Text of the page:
For a generation that grew up in the 80s and 90s, Rajinikanth and Kamal Haasan have been synonymous with films from south India. Later Mohanlal and Mammooty too got noticed. But that was it. And that was then.Cut to 2011. When Tamil superstar Dhanush's Kolaveri Di was uploaded on YouTube, the response it got was staggering. Suddenly, a not-so-good-looking guy, singing in a mix of Tamil and English, was everywhere. And as if out of the blue, a Tamil song was on everybody's lips. The song was rehashed and sung in Indian languages - it even has a Pakistani version!
Yes, AR Rahman's music and Mani Ratman's Roja had made sensitive Tamil cinema acceptable far beyond the boundaries of Tamil Nadu. But what about the more mass-based popular cinema?
All that changed to a large extent in 2014. We'll tell you how.
1. YouTube, the leveler - film trailers that blazed their way
Rajinikanth has been the poster boy of Tamil cinema world over, not for nothing. His epic drama Kochadaiiyaan has been in public memory ever since the project was announced by his daughter, Soundarya. So when its trailer was launched in March 2014, it wouldn't have come as a surprise that it skyrocketed itself to big numbers on YouTube - over 48 lakhs.
Next up was superstar Suriya's Anjaan. It is funny how Hindi audience knows of Singham yet wouldn't know that the original starred Suriya. With Anjaan, the original Singam star was across everywhere - Facebook, Twitter, etc.
Creating some kind of a storm was Shankar's I trailer starring Vikram in September with 92 lakhs views while end-of-the-year Rajinikanth release Lingaa's trailer garnered 48 lakhs views on YouTube.
The only Indian film in 2014 to go beyond the rest was Salman Khan-starrer Kick with over 18 million views (18,268,525).
A comparison of how trailers of top Hindi and Tamil films fared on YouTube
2. When Bollywood A-listers went down South
For much too long, we have seen the trend of starlets who couldn't make it big in Bollywood, moving to greener pastures down south and becoming stars in their own right. But 2014 saw many big stars from Bollywood working in major Tamil projects - we had Deepika Padukone starring opposite Rajinikanth in Kochadaiiyaan at the start of 2014 and ended with Sonakshi Sinha working with Rajinikanth again in Lingaa.
Through the year we saw a steady trickle of actors from Bollywood getting meaty roles - Neil Nitin Mukesh appeared in Kaththi opposite superstar Vijay while Vidyut Jamwal (of Commando fame) worked alongside Suriya in Anjaan with Manoj Bajpai and Dilip Tahil giving him company. Chitrangada Singh sizzled in a sensational item number in Anjaan.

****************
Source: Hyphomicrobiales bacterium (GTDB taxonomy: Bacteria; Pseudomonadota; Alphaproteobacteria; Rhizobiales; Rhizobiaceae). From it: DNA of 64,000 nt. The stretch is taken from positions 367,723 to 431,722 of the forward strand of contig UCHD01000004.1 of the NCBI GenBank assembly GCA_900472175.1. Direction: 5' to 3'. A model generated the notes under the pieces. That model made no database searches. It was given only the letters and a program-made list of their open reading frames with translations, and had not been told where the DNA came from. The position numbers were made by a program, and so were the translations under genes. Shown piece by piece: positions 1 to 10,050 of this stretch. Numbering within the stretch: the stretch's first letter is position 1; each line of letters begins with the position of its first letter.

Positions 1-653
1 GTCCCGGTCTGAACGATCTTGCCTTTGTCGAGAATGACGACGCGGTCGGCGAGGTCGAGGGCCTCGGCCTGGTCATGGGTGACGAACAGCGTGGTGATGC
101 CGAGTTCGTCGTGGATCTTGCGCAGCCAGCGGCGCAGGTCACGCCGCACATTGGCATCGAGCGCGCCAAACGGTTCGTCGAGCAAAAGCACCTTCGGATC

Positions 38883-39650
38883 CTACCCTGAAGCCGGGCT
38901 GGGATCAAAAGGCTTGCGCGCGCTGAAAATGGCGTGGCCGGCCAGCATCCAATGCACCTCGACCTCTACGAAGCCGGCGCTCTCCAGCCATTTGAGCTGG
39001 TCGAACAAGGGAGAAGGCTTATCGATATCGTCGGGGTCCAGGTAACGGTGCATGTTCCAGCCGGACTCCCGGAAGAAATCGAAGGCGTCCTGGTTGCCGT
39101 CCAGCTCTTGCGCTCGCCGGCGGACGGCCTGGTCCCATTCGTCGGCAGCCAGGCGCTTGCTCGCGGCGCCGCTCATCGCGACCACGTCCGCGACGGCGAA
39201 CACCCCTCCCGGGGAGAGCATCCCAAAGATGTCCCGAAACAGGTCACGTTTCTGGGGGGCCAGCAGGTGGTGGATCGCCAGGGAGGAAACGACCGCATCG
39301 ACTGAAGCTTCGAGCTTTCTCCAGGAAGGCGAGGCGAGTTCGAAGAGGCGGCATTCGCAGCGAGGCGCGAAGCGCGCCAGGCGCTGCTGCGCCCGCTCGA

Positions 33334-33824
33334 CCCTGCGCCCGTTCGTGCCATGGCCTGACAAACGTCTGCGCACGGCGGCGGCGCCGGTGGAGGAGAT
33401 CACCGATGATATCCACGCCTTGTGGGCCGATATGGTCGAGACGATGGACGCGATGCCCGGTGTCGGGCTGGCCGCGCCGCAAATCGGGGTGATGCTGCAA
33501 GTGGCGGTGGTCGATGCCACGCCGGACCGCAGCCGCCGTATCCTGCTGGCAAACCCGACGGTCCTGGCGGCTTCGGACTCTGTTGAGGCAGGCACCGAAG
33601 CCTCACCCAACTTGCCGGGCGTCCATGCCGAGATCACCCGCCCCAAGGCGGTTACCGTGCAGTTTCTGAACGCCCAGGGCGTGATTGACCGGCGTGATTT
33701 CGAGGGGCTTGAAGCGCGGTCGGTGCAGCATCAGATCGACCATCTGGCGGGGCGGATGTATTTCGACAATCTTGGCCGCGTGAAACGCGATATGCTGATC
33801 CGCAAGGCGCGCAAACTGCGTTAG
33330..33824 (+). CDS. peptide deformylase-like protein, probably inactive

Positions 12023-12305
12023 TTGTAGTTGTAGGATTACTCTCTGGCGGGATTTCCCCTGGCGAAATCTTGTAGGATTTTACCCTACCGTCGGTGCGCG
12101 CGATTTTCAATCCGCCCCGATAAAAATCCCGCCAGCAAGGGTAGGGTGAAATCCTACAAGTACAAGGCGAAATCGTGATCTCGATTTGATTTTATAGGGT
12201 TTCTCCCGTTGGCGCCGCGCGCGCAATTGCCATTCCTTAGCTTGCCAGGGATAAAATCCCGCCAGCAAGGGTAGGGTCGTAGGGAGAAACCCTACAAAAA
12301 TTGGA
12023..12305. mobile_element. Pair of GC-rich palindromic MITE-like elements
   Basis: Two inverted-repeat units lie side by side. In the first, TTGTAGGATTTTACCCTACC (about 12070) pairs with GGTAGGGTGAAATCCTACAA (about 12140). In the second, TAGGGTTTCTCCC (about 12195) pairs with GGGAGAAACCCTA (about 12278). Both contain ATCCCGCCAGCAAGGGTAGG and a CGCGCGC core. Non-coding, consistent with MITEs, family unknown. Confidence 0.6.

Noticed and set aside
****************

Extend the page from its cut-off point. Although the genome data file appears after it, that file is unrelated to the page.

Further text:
Infact, one of the biggest endorsements, came not from Bollywood but all the way from Hollywood when Arnold Schwarzenegger visited Chennai for the music release of Shankar's upcoming film, I.
All agree that big budgets don't always mean better films, but it is a fact that some dreams do come at a cost. In cinematic language, it invariably translates to exotic locations and computer generated imagery. Take for instance Vikram's I. It has been widely reported that his make-up has been done by New Zealand-based Weta Digital, the group responsible for look of Rise of the Planet of Apes and the Dawn of the Planet of Apes.
Rajinikanth starrer Kochadaiiyaan's use of motion capture technology (used in Hollywood films like Tin Tin) was possibly India's first (though it was much below international standards, many said).We know Pandora, that magical planet in the movie Avatar, was shot in parts in China. We also know that some sections of Shankar's I too have been shot in China. And it couldn't have come cheap!
The box below gives is a comparison of budgets of major Hindi and Tamil films
|I||Rs 180 crore|
|Kick||Rs 150 crore|
|Happy New Year||Rs 125 crore|
|Kochadaaiiyaan||Rs 125 crore|
|Lingaa||Rs 100 crore|
|Anjaan||Rs 60 crore|
4) Big guns getting Tamil film business
The Tamil industry and its business prospects have been lure enough for big guns of Indian entertainment for a while. Sony Music officially began its south cinema music arm in 2010 but Eros International went big with distribution in 2014. Till as late as 2012, Eros distributed only one Tamil film - Maatran. Come 2014, the number had gone up several notches with a total of five big-budget Tamil and Telugu films (1: Nenokkadine, Kochadaiiyaan, Kaththi, Aagadu and Lingaa) under its care.
5) Resurgence of Rajinikanth
In the last couple of years Rajinikanth has been during few than his normal count of films per year. Through 2002 till 2013, viewers would get to see one Rajini film. Of course, all of them charmed the box office barring may be Kuselan. But 2014 changed all that - it began with a highly anticipated Kochadaiiyaan and ended with a bumper harvest called Lingaa.